Turning a shipping container into a barge...? Plz don't laugh :-)

Discussion in 'Boat Design' started by congoriver, Jun 28, 2008.

  1. congoriver
    Joined: Jun 2007
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    congoriver Junior Member

    Okay, is there even a remote possibility that this would be feasible, cost-effective or efficient?

    1. DR Congo gets lots of 40ft shipping containers from China in, but none out.

    2. It needs lots of river barges, to get agricultural products from up-river and inland out.

    3. There are no barges, there are growing numbers of shipping containers.

    4. Turn the shipping containers into river barges?


    Since I'm not a boat builder, I wonder if this could be possible.

    I thought: well these typical D-Day landing craft were basically containers too, and they were capable of making it over the rough shores of Normandy, so why would a modified steel shipping container not make it over the Congo River?


    1. make container watertight (they are pretty water-tight as they are; many containers that get lost at sea end up, closed, with their contents intact, ashore).

    2. reinforce the container by fitting a steel frame inside it.

    3. attach some type of bow to it.

    Okay, obviously this is a fantasy, but the need for dirt-cheap barges to get foodstuffs out of the country-side and to the cities is so huge, that even desperate ideas pop up sometimes... :)
     

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  2. tinhorn
    Joined: Jan 2008
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    tinhorn Senior Member

    It's gotta be doable.
     

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  3. eponodyne
    Joined: Aug 2007
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    eponodyne Senior Member

    I would think it would be fairly easy to build a raft, with shallow sides to it, with one pointy end and one blunt end, sized to fit a shipping container, with an outboard motor on the blunt end. Maybe hinge the pointy end so it could swing sideways or down so the container could be winched off? There's got to be at least one crane in Congo that could sit at a port....

    Failing that, there's always plastic sheeting and duct tape.
     
  4. Manie B
    Joined: Sep 2006
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    Manie B Senior Member

    Congoriver i have a friend that has been working in the DRC for 5 years, so we do know a little bit, what you are proposing is not the way to go.

    It would be cheaper to build a proper barge that is sized correctly to do the job it is intended for

    Recycling things just because they are there often doesnt work

    The problem you are facing with food shortages and the means to deliver, is more of a beaurocratic problem than a vehicle problem, eventually all of southern africa will be in exactly the same situation.

    Read http://www.thetimes.co.za/ todays headlines and you will see what i mean.

    However a well designed Barge could be a very good thing, just be carefull of the people shooting at you from the banks with their AK47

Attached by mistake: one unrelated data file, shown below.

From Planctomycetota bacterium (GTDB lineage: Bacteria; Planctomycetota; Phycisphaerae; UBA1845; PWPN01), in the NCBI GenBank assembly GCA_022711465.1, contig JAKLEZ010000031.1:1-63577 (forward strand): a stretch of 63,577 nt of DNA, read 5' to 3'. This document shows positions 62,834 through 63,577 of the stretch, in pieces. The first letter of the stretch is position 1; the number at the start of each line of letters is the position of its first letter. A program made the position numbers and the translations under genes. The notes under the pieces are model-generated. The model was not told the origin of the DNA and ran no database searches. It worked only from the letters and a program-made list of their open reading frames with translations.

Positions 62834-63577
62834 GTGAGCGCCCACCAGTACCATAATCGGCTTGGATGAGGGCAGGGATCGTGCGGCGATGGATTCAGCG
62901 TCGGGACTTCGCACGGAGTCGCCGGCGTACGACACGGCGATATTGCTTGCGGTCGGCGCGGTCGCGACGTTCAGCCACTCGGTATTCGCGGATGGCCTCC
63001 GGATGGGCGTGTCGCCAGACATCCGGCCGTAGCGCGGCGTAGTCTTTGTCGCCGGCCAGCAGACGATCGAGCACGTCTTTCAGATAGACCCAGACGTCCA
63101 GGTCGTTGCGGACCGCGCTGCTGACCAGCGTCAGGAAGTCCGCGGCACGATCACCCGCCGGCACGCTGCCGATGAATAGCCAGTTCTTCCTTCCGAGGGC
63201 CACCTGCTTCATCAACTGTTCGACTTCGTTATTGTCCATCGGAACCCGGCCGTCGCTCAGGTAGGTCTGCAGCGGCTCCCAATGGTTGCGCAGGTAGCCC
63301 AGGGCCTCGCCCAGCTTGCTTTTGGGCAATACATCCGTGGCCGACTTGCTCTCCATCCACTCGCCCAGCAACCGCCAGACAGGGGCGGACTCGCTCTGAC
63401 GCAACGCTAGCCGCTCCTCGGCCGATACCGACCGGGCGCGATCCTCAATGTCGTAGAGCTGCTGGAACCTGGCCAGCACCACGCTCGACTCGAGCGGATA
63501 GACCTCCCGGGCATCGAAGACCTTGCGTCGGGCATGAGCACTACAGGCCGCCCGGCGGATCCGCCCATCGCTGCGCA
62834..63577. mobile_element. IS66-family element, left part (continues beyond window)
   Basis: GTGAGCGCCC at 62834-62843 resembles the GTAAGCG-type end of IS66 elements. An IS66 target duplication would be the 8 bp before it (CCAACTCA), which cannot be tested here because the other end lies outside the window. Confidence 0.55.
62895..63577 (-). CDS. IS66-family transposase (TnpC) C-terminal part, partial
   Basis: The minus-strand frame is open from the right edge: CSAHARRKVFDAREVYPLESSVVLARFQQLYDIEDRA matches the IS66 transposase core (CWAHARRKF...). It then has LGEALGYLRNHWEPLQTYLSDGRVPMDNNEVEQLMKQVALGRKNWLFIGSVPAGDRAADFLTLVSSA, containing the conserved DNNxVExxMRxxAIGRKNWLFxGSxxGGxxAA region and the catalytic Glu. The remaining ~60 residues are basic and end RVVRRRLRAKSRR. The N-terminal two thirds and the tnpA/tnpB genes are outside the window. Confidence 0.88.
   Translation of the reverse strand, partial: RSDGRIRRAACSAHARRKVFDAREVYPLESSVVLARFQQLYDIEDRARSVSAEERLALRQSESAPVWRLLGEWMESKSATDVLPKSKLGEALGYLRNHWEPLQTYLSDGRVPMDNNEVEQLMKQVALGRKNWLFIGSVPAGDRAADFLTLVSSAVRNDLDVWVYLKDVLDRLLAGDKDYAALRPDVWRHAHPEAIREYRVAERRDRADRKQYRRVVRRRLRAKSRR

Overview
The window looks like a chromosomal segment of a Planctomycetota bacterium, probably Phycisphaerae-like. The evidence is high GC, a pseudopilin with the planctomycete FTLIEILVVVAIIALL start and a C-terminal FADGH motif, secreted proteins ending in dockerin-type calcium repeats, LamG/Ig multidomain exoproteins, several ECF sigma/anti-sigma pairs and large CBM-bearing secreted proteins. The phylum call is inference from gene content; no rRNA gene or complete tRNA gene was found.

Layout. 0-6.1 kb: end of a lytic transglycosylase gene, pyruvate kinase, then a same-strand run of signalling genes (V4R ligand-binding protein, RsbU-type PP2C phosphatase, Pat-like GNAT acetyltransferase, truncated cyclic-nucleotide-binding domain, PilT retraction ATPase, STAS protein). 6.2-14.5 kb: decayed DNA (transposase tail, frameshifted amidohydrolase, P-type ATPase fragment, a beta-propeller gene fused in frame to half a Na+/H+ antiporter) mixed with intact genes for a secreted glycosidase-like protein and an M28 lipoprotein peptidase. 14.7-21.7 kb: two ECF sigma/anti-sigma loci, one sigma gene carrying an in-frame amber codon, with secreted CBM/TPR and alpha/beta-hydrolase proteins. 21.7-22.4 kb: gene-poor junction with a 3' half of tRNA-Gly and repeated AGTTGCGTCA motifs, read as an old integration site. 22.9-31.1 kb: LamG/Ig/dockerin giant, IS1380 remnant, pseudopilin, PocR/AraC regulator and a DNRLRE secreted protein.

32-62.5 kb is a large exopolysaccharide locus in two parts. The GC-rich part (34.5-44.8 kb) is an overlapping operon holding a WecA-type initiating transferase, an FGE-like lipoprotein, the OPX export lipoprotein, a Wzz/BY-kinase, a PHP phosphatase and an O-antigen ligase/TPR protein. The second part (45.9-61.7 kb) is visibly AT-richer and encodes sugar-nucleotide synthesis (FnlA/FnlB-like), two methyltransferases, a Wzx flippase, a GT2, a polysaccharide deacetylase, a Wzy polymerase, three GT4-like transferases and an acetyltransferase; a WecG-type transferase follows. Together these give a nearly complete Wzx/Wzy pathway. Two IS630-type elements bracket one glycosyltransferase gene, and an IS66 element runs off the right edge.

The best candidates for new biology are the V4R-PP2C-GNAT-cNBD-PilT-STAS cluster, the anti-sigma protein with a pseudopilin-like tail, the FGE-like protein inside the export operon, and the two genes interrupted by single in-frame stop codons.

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  5. masalai
    Joined: Oct 2007
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    masalai masalai

    Manie, somebody else must be looking it up as I cannot get through:D:D
     
  6. murdomack
    Joined: Jun 2007
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    murdomack New Member

    Congoriver,

    I once thought of using containers in a simillar if different purpose. The problem is that containers are designed with immense strength in the corner posts, vertically, and the rest of the design is only sufficient to carry the load without collapsing. There are rules for how they are lifted which says that when loaded they have to be vertically lifted at the corners.

    Relying on the container to maintain its shape when floating would be a gamble and adding steel into every container would not be economic as they don't last long when treated harshly.

    Now, if you were to build a hull that could carry a container twist-locked onto it, you could change containers when desired and still have your river-going transporter.

    You could chop a container re-using the top and bottom (or two tops) to give the required depth for the desired bouyancy, fit frames inside, plate the bottom, fit bow, beam and stern extensions and double skin the rest. It sounds easier to build the boat from scratch, but if, as you say, you have all these unwanted containers, you could get a lot of your material for nothing. You might need to chop three containers to make your barge and obtain some heavier steel for the bottom and hull sides.

    If you went to say 3.5mtr beam, probably about a 1 metre depth would be required to carry a fully loaded container and keep the deck dry.

    Are there regulations in force that you need to comply with on the river? You could always build a prototype without the heavier skin/bottom to see how it goes and if everyone is happy then spend the required money to bring it up to scratch. Best of luck with your endeavor.